This admittedly leaves out a number of other outstanding teams, including Amat’s championship teams of 2001 and 2002 and Edgewood’s championship teams of 1973 and 1976. However, I wanted to limit the field to one team per school.

Here are the playoff results:

Quarterfinals: 1996 Amat 4, 1979 Covina 3; 1977 Edgewood 2, 1971 Northview 0; 1990 La Serna 5, 1988 Diamond Bar 3; 1992 South Hills 7, 1982 Walnut 1.

Notes: No question, the upset of the quarterfinals was

La Serna beating a Diamond Bar team led by future Angels All-Star Jim Edmonds. That La Serna team was as sound fundamentally as any high school team ever. And as good as the 1988 Diamond Bar team was and as great a coach as Denis Paul was, the Brahmas lacked that dominant No. 1 pitcher.

Semifinals: 1977 Edgewood 1, 1996 Amat 0; 1992 South Hills 3, 1990 La Serna 0.

Notes: Pitching obviously is key to these results. Edgewood has the luxury of going with ace Mike Pill against a heavy-hitting Amat team, after having gotten a shutout victory by left-hander Ken Angulo in the opener against Northview. Meanwhile, South Hills goes with Trey Nelson against La Serna after getting a victory by Cory Lidle in the opener, and Nelson shuts ’em down. That sets up a 1977 Edgewood versus 1992 South Hills finale.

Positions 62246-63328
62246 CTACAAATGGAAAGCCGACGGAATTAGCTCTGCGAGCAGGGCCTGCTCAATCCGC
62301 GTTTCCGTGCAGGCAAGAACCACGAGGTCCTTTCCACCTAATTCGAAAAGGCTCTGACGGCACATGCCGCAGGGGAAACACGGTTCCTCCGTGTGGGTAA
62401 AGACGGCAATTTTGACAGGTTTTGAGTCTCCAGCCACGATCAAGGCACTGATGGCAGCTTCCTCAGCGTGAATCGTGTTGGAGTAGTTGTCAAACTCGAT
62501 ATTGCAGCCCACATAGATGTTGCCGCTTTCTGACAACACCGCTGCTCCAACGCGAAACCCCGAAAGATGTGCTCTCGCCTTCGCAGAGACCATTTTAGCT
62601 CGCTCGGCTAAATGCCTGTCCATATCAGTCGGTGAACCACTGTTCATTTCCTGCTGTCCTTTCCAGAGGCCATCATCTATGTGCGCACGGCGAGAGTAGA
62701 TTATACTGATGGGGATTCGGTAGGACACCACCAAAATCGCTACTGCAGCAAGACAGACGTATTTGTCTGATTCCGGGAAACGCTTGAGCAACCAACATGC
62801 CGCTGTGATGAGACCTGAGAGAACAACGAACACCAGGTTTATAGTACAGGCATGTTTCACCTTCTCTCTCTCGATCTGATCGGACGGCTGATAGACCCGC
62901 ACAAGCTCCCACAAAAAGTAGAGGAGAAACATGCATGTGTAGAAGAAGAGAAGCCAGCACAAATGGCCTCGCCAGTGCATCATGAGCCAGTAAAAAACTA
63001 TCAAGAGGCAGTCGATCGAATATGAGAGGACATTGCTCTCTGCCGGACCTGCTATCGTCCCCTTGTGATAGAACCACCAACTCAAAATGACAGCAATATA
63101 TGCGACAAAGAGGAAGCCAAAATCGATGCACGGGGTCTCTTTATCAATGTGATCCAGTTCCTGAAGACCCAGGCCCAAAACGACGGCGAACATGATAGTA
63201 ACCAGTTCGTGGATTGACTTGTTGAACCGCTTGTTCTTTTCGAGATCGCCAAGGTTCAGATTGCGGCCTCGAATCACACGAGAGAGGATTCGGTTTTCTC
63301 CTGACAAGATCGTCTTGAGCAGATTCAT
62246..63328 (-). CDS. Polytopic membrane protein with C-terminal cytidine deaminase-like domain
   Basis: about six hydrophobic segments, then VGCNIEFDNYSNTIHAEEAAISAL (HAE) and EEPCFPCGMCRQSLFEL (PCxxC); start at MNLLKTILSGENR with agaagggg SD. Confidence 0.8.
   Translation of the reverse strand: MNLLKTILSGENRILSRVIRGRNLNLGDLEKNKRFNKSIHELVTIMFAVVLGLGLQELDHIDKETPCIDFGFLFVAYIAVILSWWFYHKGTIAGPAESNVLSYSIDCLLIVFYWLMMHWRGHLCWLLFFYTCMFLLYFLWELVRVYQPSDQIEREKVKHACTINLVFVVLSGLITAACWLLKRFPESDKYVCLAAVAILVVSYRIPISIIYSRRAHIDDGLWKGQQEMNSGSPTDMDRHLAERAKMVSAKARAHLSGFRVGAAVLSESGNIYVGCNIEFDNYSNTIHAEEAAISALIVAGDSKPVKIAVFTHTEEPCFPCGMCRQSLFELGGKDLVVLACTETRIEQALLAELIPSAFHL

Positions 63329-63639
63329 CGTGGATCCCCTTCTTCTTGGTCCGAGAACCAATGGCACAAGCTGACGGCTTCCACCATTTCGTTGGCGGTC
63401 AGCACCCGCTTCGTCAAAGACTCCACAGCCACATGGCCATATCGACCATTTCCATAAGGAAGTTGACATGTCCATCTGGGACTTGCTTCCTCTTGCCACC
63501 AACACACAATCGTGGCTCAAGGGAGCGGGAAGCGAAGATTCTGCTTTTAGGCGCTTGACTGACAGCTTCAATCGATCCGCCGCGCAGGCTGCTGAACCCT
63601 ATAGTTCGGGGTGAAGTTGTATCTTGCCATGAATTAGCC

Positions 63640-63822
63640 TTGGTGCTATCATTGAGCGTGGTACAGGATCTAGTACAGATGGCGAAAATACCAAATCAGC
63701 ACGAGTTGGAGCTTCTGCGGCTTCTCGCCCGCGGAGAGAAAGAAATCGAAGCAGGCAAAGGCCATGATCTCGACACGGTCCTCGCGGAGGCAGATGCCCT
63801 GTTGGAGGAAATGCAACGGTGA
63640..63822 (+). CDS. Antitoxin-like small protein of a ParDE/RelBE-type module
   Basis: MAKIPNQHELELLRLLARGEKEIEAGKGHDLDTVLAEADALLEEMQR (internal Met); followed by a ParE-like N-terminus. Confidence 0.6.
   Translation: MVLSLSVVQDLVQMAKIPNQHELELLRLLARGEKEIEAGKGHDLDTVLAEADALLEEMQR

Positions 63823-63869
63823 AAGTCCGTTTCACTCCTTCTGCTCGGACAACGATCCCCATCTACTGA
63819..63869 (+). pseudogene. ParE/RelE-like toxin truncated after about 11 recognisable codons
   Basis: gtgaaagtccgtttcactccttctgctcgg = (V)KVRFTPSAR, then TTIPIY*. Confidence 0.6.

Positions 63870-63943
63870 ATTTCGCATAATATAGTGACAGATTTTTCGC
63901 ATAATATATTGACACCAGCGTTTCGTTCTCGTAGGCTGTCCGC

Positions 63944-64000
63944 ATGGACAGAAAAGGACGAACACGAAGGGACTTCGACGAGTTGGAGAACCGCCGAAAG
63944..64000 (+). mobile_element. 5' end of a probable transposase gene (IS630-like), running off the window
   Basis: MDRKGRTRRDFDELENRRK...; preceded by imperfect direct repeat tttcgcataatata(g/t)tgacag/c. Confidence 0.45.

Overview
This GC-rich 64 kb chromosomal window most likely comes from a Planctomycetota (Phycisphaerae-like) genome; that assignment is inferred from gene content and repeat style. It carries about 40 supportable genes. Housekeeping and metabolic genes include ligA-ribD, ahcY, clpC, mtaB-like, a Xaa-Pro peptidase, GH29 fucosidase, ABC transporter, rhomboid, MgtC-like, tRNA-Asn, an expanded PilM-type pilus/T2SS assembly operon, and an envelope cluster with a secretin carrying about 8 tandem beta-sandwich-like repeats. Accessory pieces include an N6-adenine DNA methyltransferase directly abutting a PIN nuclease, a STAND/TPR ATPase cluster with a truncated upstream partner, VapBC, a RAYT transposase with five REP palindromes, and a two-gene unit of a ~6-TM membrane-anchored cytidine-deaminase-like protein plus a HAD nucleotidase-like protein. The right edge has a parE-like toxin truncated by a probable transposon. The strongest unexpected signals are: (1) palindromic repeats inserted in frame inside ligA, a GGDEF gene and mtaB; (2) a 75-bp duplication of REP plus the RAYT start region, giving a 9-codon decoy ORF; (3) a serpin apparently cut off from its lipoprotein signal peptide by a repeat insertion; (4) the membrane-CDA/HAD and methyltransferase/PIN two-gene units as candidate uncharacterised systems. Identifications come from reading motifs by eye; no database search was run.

The 1977 Trojans, in addition to Pill and Angulo (both of whom played pro ball before injuries curtailed their careers), had sophomore Rick Aguilera – the team’s starting third baseman – available for pitching duties. Four other members of the 1977 Edgewood team went on to play pro ball.

The 1992 South Hills team eventually sent a Valley record five players to the major leagues. In addition to Lidle, pitcher Aaron Small, first baseman Jason Giambi, catcher Shawn Wooten and reserve Jeremy Giambi reached the bigs. Two other members of the team – shortstop Nelson and catcher Kevin Lidle – played in the pros.

Championship: Edgewood 3, South Hills 2 (9 innings)

Both teams use all three of their top pitchers in a game finally decided in the bottom of the ninth inning when Edgewood’s Ken Toothman hits a game-winning home run off the Huskies’ Small.

The Trojans spot the Huskies a 2-0 lead after three innings on RBI singles by Nelson and Wooten.

But Pill and Aguilera pitch shutout ball over the next six innings. Pill ties the game with a two-out RBI double in the bottom of the seventh off Lidle, driving in Sam Favata, and Toothman wins it in the 9th.

Tournament Most Valuable Player: Mike Pill, Edgewood.

626-962-8811, ext. 2306

Facebook Twitter Plusone Digg Reddit Stumbleupon Tumblr Email
  • Baseball NUT!

    I couldn’t agree more. GREAT conservation I’m sure!

  • Correction